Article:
For her Phoenix display, Nep plans a twist on traditional dairy cows found at fairs. "It's lost in the desert," she says. There will also be a celebrity figure shown looking for the cow, but Nep won't reveal the punch line in advance. "You'll just have to go see the finished product to find out who it is," she says.
This will be Nep's first attempt at butter carving, but she's udderly excited about the possibilities of the new medium. "Once you take cheese off, you can't put it back," the artist explains. "It's a reductive method." Butter, on the other hand, is malleable, and can be added and smoothed over the way an artist handles clay.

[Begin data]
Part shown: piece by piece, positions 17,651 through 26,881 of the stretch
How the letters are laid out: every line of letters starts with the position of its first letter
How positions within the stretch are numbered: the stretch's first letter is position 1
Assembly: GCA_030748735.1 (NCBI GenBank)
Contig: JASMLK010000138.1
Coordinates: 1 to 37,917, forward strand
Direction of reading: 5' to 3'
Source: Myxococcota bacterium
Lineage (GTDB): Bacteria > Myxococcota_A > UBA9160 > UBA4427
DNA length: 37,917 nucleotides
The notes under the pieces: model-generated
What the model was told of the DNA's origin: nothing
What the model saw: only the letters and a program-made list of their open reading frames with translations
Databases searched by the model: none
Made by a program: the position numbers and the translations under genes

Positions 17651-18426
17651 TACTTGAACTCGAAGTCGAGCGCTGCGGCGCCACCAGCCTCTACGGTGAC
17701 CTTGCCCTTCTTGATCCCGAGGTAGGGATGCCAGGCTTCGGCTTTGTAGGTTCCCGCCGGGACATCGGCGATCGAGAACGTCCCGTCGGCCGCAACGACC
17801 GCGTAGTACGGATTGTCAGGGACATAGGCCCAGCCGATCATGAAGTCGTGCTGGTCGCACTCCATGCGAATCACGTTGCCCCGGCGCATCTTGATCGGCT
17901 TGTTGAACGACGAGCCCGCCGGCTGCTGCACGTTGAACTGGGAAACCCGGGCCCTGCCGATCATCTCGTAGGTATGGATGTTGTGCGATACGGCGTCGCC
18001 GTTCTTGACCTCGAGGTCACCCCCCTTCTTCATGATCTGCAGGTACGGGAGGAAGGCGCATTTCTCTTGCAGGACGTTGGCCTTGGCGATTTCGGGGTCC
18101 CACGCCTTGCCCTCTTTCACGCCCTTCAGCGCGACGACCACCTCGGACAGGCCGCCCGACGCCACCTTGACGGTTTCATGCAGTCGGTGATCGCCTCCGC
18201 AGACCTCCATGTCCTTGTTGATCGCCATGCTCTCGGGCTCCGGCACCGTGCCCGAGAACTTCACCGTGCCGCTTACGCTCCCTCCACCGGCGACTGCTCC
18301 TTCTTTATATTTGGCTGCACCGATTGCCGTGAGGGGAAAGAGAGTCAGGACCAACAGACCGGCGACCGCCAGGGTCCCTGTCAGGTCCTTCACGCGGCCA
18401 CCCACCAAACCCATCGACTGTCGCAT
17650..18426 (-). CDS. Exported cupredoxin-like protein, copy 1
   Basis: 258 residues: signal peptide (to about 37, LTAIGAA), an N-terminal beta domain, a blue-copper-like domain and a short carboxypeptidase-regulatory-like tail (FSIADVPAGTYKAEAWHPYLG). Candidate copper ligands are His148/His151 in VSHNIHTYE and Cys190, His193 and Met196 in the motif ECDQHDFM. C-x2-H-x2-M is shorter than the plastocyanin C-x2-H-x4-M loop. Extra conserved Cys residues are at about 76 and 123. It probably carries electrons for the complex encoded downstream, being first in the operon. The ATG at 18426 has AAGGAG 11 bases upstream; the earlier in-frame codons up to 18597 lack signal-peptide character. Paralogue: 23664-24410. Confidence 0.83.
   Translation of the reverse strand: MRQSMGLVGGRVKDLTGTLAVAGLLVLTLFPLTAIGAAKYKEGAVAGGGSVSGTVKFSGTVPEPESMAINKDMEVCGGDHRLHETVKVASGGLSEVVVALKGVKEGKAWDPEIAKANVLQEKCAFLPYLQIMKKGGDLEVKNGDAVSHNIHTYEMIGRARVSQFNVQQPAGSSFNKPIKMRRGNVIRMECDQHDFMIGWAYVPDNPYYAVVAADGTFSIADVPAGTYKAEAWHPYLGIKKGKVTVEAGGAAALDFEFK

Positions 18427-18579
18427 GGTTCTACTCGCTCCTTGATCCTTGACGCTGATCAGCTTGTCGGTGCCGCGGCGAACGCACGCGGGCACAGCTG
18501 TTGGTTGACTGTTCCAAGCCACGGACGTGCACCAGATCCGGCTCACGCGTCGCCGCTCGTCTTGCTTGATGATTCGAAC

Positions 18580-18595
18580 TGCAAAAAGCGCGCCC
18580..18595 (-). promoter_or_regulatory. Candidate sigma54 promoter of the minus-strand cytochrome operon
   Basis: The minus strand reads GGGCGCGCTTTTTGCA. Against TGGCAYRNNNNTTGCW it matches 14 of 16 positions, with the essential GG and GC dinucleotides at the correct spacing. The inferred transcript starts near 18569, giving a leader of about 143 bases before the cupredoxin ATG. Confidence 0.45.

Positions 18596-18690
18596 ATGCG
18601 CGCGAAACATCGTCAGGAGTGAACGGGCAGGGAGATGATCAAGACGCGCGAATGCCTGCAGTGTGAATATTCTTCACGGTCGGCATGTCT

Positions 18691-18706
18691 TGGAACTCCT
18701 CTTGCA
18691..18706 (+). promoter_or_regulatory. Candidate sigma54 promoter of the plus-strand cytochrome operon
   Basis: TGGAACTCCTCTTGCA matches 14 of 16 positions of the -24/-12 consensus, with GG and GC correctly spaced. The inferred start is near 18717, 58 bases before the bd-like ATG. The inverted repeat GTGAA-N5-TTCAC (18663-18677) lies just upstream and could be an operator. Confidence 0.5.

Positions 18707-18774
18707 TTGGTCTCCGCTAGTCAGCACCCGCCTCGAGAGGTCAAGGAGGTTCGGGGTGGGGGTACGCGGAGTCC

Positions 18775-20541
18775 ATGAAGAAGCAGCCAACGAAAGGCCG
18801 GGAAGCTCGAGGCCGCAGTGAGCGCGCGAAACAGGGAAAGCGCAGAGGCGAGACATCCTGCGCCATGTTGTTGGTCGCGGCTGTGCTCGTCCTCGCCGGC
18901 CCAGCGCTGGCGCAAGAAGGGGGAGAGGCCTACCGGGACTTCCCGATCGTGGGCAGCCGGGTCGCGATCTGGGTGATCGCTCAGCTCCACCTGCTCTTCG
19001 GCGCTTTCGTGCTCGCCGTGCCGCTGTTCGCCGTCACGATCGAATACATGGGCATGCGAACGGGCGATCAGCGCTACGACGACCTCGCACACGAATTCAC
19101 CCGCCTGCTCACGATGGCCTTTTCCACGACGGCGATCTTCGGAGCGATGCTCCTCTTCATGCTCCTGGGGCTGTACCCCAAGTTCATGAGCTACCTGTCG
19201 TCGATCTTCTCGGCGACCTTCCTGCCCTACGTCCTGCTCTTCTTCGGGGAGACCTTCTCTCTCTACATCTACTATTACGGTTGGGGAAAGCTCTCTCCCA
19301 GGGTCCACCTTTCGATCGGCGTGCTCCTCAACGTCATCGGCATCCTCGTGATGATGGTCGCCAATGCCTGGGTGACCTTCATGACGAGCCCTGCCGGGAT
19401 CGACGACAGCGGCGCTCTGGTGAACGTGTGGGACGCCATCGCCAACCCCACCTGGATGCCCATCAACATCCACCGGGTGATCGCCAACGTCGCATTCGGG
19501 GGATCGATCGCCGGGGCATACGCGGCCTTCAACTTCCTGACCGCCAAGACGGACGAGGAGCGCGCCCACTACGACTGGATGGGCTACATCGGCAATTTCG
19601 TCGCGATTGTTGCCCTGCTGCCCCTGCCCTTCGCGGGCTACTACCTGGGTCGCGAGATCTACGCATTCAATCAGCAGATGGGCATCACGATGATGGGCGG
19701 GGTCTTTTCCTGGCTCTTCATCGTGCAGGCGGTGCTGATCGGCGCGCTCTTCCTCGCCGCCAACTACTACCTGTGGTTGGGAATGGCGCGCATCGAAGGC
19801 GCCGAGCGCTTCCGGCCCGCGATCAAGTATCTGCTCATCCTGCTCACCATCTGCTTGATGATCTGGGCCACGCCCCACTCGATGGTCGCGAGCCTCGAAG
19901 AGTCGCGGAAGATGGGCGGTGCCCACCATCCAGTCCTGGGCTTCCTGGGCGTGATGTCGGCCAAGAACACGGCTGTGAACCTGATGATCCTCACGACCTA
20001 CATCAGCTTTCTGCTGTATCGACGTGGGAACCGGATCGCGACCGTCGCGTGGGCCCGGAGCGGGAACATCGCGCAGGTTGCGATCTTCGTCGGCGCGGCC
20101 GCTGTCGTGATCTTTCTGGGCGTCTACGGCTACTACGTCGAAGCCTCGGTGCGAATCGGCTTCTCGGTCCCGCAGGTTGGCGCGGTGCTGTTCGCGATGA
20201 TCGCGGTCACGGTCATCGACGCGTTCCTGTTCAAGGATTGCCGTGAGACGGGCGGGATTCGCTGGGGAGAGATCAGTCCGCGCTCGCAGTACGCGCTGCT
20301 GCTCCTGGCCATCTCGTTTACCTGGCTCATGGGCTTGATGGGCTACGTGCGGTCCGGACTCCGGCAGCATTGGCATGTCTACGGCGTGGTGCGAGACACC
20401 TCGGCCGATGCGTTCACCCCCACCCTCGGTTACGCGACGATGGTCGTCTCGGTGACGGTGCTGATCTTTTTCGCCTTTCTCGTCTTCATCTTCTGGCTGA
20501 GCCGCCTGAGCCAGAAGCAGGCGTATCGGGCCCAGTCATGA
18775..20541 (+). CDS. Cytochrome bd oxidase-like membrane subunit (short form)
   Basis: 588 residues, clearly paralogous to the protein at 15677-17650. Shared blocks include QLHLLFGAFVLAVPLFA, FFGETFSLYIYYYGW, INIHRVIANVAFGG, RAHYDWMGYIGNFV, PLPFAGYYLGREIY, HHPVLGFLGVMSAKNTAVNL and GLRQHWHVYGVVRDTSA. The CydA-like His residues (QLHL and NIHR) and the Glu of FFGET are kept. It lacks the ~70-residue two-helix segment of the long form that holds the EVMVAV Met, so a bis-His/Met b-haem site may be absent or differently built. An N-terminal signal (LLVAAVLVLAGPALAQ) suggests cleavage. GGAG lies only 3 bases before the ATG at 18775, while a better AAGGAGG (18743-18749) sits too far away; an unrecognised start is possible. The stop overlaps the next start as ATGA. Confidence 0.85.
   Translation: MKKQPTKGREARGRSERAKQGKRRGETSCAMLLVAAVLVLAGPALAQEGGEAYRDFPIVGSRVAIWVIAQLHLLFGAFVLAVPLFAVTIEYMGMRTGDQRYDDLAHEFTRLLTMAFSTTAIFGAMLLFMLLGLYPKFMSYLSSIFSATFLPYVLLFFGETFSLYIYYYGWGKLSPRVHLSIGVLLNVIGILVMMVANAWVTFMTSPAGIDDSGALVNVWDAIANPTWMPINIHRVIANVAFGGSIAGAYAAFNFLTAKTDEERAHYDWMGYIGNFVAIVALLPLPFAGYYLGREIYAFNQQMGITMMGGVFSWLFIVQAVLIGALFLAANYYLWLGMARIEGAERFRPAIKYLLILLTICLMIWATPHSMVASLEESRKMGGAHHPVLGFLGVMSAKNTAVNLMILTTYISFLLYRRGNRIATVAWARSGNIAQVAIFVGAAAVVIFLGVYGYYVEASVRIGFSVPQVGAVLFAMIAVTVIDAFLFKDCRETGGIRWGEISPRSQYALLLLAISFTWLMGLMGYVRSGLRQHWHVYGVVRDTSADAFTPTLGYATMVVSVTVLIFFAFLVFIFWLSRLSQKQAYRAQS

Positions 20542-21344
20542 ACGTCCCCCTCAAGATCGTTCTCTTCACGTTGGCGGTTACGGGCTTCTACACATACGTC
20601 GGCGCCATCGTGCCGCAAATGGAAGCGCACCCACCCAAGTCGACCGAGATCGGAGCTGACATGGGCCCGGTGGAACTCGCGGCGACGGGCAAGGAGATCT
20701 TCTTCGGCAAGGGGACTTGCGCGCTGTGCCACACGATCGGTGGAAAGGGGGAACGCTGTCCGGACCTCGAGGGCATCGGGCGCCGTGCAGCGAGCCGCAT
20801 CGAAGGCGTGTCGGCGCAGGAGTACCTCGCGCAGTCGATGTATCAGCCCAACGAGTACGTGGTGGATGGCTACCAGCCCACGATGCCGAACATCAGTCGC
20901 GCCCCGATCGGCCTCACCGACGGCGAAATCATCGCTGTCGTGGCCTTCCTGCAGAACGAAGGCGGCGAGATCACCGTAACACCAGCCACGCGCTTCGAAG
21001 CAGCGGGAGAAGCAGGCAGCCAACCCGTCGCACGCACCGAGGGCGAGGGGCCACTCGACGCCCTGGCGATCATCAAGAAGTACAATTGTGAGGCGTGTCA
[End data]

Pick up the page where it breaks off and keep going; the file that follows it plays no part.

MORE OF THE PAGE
Because of Phoenix's warm temperatures, the buttery bovine will be housed in a walk-in cooler kept at a constant 42 degrees. Visitors can watch Nep's daily progress through glass windows or view the completed cow after her two-week sculpting period.
So what happens to the 600-plus pounds of butter once the fair closes? According to Nep, the sculpture will be melted down, refrozen and used for future sculptures. "[Technically] it's not for human consumption," she says, "but I like the idea of a bread-and-butter party."